Surprisingly there are businesses out there that categorically dismiss anything digital. I am not arguing against doing business the old-fashioned way. I am arguing against putting your business through unnecessary hardship by refusing to match your target audience needs and giving the power away to your competitors. I found aversion in businesses that have a website but never went further than that. In certain exceptions, they might have Google Analytics but only because everybody seems to have it but actually they don’t do anything with it. Businesses might have that aversion for many reasons - perceive the market to be overly saturated with digital methods; don’t see the benefits for their own business; etc. Personally, I am still failing to fully grasp the thought processes of this rare breed. After all, they put up a website and are undoubtedly getting visitors there. You can imagine how they are radically against tracking when anything digital is turned down. It is almost as if you were talking about a nuclear war. Defences go up. Immediate no is thrown in your face and there is not a way in hell they will ever change their ways. Why? I often hear it’s because they find it intrusive. They wouldn’t like to be tracked themselves so they are not going to track their prospects either. That sounds awfully similar to - “Don’t do unto others what you don’t want others to do unto you.” (Confucius) I agree with the concept in day-to-day life. I am afraid when it comes to tracking, it is not the right time to adopt that view. You are not selling to yourself but your audience. Your audience is already used to targeted ads of products they viewed 5 minutes ago. They are used to cookies dropped all over the internet to optimize browsing experience. And those that don’t want to be tracked? I bet my salary that they are already using cookie blockers to stop that from happening. And so should you if that is your position. But don’t let that idea harm your business and rob you off prospects on your website.


I also found a combination of hesitation and aversion in some niche companies. These businesses are sometimes aware of the limited number of prospects they have and hence hesitate when it comes to tracking their website. Usually, their concern is about the limited number of hits they get. Sometimes they are against the idea of tracking the website precisely because they have a limited number of prospects, thinking it useless as they claim they know everyone. This combination can be hard to overcome. Success in convincing niche companies about the importance of tracking is dependent on the disposition of the decision makers and how open-minded they are to listen; as well as which particular reasons they give for hesitation or aversion.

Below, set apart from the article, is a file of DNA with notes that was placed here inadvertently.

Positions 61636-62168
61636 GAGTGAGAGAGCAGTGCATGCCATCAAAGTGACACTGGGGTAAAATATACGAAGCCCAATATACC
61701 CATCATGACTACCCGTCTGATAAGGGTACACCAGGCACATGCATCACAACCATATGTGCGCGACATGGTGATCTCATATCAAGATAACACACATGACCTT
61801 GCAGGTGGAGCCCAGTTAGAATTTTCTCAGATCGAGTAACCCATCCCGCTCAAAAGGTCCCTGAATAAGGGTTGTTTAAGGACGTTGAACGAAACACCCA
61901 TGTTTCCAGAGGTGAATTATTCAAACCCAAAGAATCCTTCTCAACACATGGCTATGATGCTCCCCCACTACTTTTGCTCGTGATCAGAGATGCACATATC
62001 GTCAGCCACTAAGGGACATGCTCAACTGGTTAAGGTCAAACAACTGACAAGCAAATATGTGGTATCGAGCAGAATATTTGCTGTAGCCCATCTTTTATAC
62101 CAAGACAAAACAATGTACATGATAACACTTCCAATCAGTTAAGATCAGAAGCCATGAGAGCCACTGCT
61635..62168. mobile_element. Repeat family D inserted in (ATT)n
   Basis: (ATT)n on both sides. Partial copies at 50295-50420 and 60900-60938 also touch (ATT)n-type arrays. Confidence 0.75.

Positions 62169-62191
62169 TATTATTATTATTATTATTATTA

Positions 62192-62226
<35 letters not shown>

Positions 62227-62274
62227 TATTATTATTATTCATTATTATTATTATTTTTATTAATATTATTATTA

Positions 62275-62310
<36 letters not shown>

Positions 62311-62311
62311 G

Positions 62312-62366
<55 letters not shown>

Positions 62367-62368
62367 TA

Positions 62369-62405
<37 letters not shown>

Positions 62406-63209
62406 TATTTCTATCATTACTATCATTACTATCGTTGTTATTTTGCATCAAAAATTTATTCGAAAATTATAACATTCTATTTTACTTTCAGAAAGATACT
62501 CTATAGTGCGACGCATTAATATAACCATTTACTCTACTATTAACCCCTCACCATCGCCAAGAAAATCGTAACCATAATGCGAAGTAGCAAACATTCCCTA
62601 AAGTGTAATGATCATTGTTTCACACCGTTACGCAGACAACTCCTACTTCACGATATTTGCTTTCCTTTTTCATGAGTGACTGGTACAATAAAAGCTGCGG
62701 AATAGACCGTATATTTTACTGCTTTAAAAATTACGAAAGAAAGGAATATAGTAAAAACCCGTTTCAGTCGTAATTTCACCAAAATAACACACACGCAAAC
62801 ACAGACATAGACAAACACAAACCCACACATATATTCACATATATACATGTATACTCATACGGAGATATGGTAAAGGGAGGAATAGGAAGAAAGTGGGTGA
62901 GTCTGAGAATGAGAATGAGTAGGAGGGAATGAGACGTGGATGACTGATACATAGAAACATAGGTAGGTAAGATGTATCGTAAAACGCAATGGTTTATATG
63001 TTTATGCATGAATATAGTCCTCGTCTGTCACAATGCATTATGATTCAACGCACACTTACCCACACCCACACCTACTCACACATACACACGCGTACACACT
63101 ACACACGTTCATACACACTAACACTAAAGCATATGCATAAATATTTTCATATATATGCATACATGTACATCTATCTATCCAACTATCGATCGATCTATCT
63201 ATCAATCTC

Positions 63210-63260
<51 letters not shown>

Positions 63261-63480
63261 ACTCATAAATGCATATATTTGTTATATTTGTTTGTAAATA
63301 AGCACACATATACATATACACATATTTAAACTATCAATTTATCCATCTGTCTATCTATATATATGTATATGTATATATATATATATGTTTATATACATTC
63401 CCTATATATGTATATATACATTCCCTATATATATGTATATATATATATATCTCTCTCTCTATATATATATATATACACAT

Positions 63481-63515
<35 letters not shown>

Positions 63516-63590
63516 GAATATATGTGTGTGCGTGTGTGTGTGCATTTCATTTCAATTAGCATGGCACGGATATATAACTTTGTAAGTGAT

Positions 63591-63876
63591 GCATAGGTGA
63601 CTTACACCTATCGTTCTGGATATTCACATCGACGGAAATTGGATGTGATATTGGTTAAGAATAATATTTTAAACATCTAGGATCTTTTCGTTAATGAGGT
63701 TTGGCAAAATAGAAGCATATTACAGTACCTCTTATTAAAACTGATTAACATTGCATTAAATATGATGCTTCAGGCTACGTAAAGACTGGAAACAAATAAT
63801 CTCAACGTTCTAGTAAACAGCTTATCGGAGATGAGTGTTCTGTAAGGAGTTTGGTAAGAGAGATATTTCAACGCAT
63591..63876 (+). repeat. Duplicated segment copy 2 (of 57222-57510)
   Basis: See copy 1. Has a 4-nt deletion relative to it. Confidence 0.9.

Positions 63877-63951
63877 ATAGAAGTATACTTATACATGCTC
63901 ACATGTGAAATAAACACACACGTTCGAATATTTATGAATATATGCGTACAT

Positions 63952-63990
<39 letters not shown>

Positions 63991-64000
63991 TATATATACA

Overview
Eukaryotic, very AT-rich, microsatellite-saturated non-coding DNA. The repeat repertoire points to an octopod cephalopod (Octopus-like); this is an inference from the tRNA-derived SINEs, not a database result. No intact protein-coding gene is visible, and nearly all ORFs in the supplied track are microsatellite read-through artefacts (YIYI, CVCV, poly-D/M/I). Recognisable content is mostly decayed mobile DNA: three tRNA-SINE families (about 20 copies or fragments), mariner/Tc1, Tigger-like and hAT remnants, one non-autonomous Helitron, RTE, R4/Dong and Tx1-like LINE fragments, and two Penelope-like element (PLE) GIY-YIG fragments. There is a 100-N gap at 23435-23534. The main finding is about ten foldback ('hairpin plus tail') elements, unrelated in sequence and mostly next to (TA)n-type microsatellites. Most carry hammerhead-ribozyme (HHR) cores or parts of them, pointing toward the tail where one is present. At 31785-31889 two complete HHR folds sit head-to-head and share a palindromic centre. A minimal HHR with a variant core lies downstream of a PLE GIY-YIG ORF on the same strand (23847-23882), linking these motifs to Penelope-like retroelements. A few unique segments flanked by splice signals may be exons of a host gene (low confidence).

Either way, if you’re having either of the symptoms, you need to stop! You need to stop hesitating because the longer you’re on the fence, the more value you’re losing. You need to stop refusing to listen because by doing so, you are costing your business money in deals and you are being left behind. The further digital technology goes and your prospects’ habits evolve without you doing anything to match that, the harder it will be for you to play catch up when you realize that you are already losing the race. You end up losing out not only on deal opportunities but also opportunities to learn how to do things smarter and in a more efficient way.

Your website is your lowest performing salesperson. What happens to those? They get sacked. But you can’t sack your website. It is your virtual shop window. YOU put it there for YOUR audience. It is there to have a presence. It is there to be a depository of information. And if you think you don’t need to know who goes on there. You are wrong. It doesn’t matter whether it is a prospect or a client. These people are on your website for a reason. A reason that you are actively ignoring. It is a reason to find out about you. It is an interest! Consequently, you are depriving yourself and your salespeople of opportunities to close more deals and nurture existing relationships.

Why website tracking matters to your business should by now be self-explanatory. You put your website out there just like a stone shop has a large shop window to show off its products. You put a website out there to showcase what you do (whether a product or service) for people to see and view. Unlike a stone shop, you might not have enough manpower to monitor all the traffic and then pick the most interested people. Which is why you’d have a tracking tool in place. Tracking would do all that for you - monitor, record and highlight.

Whether or not a niche business, people go to your website for a reason. No one wakes up one morning and thinks about buying a specific part for a machine, or highly customized piece of software for the office. Neither of which are particularly low value. It is almost as if Louis Vuitton or Yves Saint Laurent saw all the customers walk into their shops, viewing the same piece of clothing but nobody engaged. They don’t have the money? Perhaps not yet. But between now and when they do, they are likely to go to other brands and view the same thing. Don’t lose out on prospects because you fail to initiate a conversation when they were interested in YOU. By the time they have money and you contact them, they might not even remember who you are.